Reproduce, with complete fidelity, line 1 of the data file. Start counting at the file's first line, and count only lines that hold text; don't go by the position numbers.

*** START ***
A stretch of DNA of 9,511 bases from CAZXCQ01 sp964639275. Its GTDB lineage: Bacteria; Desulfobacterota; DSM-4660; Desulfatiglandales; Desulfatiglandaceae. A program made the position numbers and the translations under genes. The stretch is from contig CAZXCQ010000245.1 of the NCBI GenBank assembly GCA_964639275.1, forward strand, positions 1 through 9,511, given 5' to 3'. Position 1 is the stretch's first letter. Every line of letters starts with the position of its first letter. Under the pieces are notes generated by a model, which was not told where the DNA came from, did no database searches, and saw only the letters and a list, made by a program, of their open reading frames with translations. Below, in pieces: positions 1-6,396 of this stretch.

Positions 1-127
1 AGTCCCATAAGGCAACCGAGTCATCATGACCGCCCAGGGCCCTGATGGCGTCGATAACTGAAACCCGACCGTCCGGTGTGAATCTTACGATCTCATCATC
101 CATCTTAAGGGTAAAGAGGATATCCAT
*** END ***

A stretch of DNA of 9,511 bases from CAZXCQ01 sp964639275. Its GTDB lineage: Bacteria; Desulfobacterota; DSM-4660; Desulfatiglandales; Desulfatiglandaceae. A program made the position numbers and the translations under genes. The stretch is from contig CAZXCQ010000245.1 of the NCBI GenBank assembly GCA_964639275.1, forward strand, positions 1 through 9,511, given 5' to 3'. Position 1 is the stretch's first letter. Every line of letters starts with the position of its first letter. Under the pieces are notes generated by a model, which was not told where the DNA came from, did no database searches, and saw only the letters and a list, made by a program, of their open reading frames with translations. Below, in pieces: positions 1-6,396 of this stretch.